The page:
It's official: Australia's skills shortage is back with IT managers confirming they are working longer hours and struggling to retain staff.
While the impact is only starting to emerge in some states, the nation's capital, Canberra, is being hit the hardest.
Brynten Taylor, technical services director at the Department of Employment and Workplace Relations (DEWR), said every federal government department with a substantial IT shop is suffering from a skills shortage.
Taylor said his team of 40 people could easily be 10 to 20 percent larger "just to handle the work we have at the moment".
"Another four to five would go down well," Taylor said. "We do have to advertise but we'd listen to anyone who is knocking on the door as we have vacancies all the time and it's just a case of re-advertising."
Although DEWR is not slowing down projects as a result of the labour shortage, current staff are working harder and longer to get projects done which is "increasing stress levels".
He admits some agencies are being forced to outsource.
"Canberra is a small town and the IT community is small, so the supply isn't increasing dramatically. Many rob Peter to give to Paul," Taylor said.
"When DEWR advertises a position if it can pick up one or two people "that's been good".
"There doesn't seem to be that many people coming into IT, and no, it's not just about enough people.
"We're focusing on growing our own - but when you skill them up you have a retention issue. Over the last couple of years it seems to have worsened a bit and we haven't seen any improvement yet."
The department's skills problem forced it to open an office in Sydney where the branch head of application development, Mark Webb, has hired around 150 staff for application development.
Webb said there is probably a 10 percent shortfall in necessary IT staff, but it varies across skill sets, geographies, and experience.
"I've not had any trouble attracting new graduates but at the more experienced end of market it's more competitive," Webb said.
Finding suitable talent has also been a problem for SBS information systems manager Greg Koen, who recently sifted through more than 100 applications in six months to find the right person to fill a network security position.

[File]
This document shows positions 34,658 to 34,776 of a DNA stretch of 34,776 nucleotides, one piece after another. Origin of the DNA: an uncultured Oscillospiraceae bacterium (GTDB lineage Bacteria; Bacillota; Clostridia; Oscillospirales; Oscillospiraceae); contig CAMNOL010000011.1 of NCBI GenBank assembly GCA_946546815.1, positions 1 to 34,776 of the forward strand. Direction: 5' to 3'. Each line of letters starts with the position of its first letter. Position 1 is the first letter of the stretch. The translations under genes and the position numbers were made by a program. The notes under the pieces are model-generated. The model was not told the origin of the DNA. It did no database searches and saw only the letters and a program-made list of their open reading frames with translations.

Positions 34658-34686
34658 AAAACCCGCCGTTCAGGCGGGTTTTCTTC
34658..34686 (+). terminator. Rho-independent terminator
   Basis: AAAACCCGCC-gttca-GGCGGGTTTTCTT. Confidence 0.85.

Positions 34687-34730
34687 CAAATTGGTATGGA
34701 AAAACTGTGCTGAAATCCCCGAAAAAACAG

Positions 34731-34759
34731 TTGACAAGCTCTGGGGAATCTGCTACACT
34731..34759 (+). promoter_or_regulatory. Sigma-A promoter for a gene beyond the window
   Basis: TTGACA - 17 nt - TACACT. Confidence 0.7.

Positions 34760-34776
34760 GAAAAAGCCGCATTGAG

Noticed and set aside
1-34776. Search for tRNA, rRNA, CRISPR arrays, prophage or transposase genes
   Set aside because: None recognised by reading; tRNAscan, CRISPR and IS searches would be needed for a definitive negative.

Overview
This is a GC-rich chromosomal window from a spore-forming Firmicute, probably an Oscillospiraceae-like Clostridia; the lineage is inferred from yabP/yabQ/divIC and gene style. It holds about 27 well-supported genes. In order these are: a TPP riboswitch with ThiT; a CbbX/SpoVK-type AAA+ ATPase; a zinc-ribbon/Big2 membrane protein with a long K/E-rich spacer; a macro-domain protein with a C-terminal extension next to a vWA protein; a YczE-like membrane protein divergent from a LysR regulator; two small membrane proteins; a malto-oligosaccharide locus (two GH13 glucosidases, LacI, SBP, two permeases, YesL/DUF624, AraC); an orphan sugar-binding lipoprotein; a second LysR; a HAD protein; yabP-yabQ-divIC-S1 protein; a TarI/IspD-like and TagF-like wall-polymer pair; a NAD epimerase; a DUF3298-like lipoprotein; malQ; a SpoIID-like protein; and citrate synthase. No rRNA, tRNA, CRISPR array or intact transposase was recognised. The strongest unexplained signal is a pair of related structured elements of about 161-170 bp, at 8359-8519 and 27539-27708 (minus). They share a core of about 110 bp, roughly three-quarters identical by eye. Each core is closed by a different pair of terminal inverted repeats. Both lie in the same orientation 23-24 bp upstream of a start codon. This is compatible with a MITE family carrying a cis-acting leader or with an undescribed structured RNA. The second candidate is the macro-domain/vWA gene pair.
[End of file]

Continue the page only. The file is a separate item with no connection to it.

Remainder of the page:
"I had to replace someone who was here nine years and it's tough to get hold of someone good at Unix and networking," Koen said. "Networking, to a lot of people, means hooking Windows PCs together, but someone with deep knowledge of TCP/IP is a rare commodity."
With more than 100 applicants for the job, Koen narrowed the list down to only three, because "I met some very ambitious people rather blind to their own abilities".
"The skills shortage also happens when you try a one-for-one fit for a long-standing member of a team - that's tough," he said. "I'm not sure what the light at the end of the tunnel is. There will be quite a generational change where more intellectual property will be embedded into devices and the gap between people with technology skills will broaden."
IT departments struggle to increase headcount
While not suffering a skills shortage himself Geoff Lazberger, Stella Resorts Group CIO, said it is "obvious" there is a skills shortage resulting from a combination of outsourcing and the subsequent loss of skills.
"CIOs are having trouble finding people, and it's not just IT skills, but people with business backgrounds," he said. "It's not just IT people for IT's sake, but people who can commercialize projects."
Lazberger said there is a general lack of skills and experience and "the second is more important than the first".
"The affect of the skills shortage depends on the business requirements and what their needs are - from network administration to database development to project management," he said.
"I don't think there is any relevance to size, because there is no formula for how big your IT shop should be," Lazberger said.
According to the 2006 State of the CIO Survey, which interviewed 275 local CIOs, IT departments are buried under the weight of a backlog of requests.
Compiled by Computerworld's sister publication, CIO magazine, the survey found 37 percent of respondents plan to increase headcount over the next 12 months; while 59 percent expect no change, a paltry 4 percent will reduce staff.